6 Ways to Develop Early Math Skills
Provided by Sylvan Learning Center 
http://encarta.msn.com/encnet/departments/elementary/default.aspx?article=earlymathskills 
No
one questions that the development of early math skills is important.
Proficiency in the basic arithmetic of whole numbers and fractions is expected
throughout a child's academic career and early experiences can make all the
difference. But how do you engage your child's natural curiosity and apply it
to the study of math?
Standard
drills using pencil and paper do have their place, providing repetition that is
necessary to master a skill, but they are not likely to spark your child's
interest. Much more effective in this regard are handson activities that
require mathematical thinking. Listed below are six ways that you can help your
child develop early math skills.
Base
Ten Blocks.
Base Ten Blocks can be purchased or made at home with wood or Styrofoam. A set
consists of single cubes for counting by ones, sticks of 10 cubes for counting
by tens, flats of 100 cubes for counting by hundreds and large blocks of 1,000
cubes for counting by thousands.
Change.
First make sure that your child understands the value of each of the
coinspennies, nickels, dimes and quarters. After giving your child an
adequate number of each type of coin, give her an amount that she must come up
with using the coins she has been given. For example, if you give a value of 40
cents, she could use four dimes as a solution to the problem. As her skill
increases, add new challenges. For example, how many different ways can you
make 40 cents? Can you come up with 38 cents using only nickels, dimes and
quarters? Why or why not?
Rearrangements.
For this exercise. you need three identical objects that can be labeled A, B
and C. Start by having your child order the objects from left to right, i.e.,
ABC. Then let him see how many different ways he can rearrange the objects. For
example, swapping the first and last object gives the new configuration CBA.
Give your child some crayons and paper to record the different configurations.
After she has found them allthere are sixsee if you and your child can
develop an orderly way to come up with the different configurations. For an
extra challenge, try four objects labeled A, B, C and D (there are 24 different
configurations).
Quotient
and Remainder.
You need a handful of M&M's (or Cheerios for a healthier version). Give
your child a number of M&M's, and have her divide them into groups of a
smaller number. For example, if you give her 26 M&M's and ask her to divide
them into even groups of three, she should have eight groups of three with two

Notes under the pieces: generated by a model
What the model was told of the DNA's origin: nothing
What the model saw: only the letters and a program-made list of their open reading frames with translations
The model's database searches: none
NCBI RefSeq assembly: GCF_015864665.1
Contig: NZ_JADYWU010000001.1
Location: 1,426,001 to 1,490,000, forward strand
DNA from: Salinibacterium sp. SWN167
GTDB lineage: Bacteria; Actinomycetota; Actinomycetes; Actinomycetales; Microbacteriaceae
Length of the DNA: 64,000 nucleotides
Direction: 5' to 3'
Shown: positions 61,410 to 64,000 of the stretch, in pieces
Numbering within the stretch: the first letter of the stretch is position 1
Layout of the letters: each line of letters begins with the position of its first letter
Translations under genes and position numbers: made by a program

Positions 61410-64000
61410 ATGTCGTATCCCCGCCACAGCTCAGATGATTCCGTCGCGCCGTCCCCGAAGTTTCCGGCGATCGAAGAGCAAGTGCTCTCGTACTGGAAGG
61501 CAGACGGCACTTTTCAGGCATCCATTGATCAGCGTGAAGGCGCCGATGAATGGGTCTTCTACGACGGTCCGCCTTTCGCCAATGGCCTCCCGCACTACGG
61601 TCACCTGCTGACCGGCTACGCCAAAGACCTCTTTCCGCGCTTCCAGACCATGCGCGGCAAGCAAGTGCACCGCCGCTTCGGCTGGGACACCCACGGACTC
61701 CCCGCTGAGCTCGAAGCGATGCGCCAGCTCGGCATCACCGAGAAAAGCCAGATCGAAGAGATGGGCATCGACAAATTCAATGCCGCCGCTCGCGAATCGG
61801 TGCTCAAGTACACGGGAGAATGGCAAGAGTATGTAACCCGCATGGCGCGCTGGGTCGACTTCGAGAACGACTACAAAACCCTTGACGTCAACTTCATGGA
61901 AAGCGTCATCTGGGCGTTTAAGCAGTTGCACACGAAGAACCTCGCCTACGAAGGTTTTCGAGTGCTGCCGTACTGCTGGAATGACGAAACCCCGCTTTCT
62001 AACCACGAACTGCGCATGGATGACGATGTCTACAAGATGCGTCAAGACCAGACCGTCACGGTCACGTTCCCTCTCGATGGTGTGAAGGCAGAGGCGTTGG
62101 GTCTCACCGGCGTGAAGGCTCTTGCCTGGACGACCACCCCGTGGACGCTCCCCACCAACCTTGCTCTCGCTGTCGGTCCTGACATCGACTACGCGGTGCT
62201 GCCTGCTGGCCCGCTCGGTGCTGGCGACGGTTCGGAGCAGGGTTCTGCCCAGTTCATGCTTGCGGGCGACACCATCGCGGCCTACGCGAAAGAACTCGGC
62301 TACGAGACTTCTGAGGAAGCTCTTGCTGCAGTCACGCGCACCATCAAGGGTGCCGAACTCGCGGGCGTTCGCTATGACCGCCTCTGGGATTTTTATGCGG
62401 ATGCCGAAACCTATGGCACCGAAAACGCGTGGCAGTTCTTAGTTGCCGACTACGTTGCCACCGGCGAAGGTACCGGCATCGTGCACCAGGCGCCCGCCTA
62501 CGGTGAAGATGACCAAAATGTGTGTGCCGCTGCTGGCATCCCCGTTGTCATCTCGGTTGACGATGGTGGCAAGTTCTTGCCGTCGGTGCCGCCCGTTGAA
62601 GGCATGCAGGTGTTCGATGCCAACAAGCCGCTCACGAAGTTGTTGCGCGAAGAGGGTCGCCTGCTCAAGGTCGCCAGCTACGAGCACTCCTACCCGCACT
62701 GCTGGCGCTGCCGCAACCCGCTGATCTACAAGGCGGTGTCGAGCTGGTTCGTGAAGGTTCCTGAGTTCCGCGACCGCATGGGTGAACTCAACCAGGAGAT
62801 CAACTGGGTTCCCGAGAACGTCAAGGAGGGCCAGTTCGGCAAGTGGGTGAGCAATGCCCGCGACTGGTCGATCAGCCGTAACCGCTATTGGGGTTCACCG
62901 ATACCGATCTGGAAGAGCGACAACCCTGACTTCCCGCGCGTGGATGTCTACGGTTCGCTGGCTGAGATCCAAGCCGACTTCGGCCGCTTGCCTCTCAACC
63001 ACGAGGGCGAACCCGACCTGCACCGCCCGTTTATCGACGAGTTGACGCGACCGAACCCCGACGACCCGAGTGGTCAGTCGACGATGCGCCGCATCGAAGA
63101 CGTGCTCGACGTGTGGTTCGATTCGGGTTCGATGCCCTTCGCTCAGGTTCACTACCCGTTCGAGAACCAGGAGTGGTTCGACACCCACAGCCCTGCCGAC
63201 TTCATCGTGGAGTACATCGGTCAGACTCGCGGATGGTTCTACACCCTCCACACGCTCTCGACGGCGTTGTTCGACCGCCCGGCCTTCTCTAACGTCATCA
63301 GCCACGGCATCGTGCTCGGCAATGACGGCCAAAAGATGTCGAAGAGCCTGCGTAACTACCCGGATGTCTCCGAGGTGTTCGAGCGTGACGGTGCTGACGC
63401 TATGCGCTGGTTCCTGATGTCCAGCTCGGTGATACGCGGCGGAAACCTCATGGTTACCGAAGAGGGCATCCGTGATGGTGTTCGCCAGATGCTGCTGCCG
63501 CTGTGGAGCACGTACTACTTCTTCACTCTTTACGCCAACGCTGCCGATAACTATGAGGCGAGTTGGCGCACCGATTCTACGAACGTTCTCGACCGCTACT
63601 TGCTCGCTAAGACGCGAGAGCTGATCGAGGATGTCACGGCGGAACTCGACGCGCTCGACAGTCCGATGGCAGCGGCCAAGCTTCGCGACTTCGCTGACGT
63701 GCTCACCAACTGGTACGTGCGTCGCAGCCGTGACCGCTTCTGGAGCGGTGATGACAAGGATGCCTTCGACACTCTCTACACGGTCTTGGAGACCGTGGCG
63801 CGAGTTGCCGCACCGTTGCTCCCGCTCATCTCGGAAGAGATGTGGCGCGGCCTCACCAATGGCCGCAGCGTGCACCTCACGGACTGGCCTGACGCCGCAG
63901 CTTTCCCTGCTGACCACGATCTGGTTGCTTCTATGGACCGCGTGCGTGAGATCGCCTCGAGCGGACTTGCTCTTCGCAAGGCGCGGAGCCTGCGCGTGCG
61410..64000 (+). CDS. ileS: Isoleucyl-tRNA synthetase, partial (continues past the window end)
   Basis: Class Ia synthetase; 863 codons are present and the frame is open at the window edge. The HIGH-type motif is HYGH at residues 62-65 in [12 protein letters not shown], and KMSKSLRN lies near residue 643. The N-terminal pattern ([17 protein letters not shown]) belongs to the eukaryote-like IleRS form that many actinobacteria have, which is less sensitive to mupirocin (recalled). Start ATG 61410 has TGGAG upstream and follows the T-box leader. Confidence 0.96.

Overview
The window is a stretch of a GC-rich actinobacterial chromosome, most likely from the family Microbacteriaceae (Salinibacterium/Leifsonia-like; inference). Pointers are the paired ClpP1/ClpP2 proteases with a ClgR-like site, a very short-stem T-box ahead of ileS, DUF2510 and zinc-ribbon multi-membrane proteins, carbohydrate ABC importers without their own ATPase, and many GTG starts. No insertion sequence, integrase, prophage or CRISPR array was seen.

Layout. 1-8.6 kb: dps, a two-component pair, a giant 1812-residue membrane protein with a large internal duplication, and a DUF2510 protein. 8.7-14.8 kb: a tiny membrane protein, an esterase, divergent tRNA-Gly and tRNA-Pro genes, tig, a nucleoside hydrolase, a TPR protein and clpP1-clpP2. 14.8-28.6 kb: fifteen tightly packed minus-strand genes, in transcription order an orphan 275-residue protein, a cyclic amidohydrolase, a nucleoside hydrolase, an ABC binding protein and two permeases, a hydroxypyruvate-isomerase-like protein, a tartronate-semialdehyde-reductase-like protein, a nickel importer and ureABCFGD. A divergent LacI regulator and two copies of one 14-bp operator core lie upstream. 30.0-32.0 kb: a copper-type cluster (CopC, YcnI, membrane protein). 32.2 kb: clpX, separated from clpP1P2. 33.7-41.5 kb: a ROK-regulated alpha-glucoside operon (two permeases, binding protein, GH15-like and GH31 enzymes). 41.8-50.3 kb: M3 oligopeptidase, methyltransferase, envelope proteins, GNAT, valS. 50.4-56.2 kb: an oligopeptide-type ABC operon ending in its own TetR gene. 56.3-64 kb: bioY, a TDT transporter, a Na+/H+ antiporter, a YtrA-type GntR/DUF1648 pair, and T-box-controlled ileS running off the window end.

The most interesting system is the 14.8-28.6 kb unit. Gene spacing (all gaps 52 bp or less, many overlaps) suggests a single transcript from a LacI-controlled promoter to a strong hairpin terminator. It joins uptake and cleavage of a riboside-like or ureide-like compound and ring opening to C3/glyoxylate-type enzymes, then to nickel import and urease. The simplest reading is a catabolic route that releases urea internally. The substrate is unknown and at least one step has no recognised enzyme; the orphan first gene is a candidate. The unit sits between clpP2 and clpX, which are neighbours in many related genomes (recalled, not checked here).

M&M's left over. The number of groups (eight) is called the quotient and
the number of remaining M&M's that cannot be put into a group is called the
remainder (two). You can provide a little incentive by letting your child eat
the remainders if she solves the problem within a certain time limit.
Even
and Odd.
Ask your child to divide a number of M&M's into groups of two. Now there
are only two possible values for the remainder. Either there are none left over
and the remainder is zero, or there is one left over and the remainder is one.
(Why can't two be left over?) When we divide a number by two and get a
remainder of zero we say the number is even. When we get a remainder of one, we
say it is odd.
Pizzas.
Buy about three pizzas (anything that can be divided into equal parts will
work, but pizzas are just more fun) and make sure your child invites some
friendsshe'll need help eating all that pizza! Have your child cut the first
pizza into two equal parts, the second into three equal parts, and the third
into four equal parts. Then explain that even though each of them has been
divided into a different number of pieces, each is still one whole pizza. For
example, if you take a pizza and cut it into two pieces, two out of two pieces
is one pizza, or 2/2 = 1. Similarly, 3/3 = 1, 4/4 = 1 and so on. This
demonstrates the important property that whenever the numerator and denominator
of a fraction are the same, the fraction is equal to one. Be sure your child
understands this idea because it will help in further studies of fractions.
Worksheet
Addition
1.
365 + 264 =
2.
229 + 94 =
3.
342 + 32 =
Multiplication
4.
32 X 3 =
5.
49 X 2 =
6.
15 X 2 =
Division
Suppose
you are given 25 M&M's and told to divide them into groups of 3.
7.
What is the quotient?
8.
What is the remainder?
Answers
1.
629
2.
323
3.
374
4.
96
5.
98
6.
30
7.
8
8.
1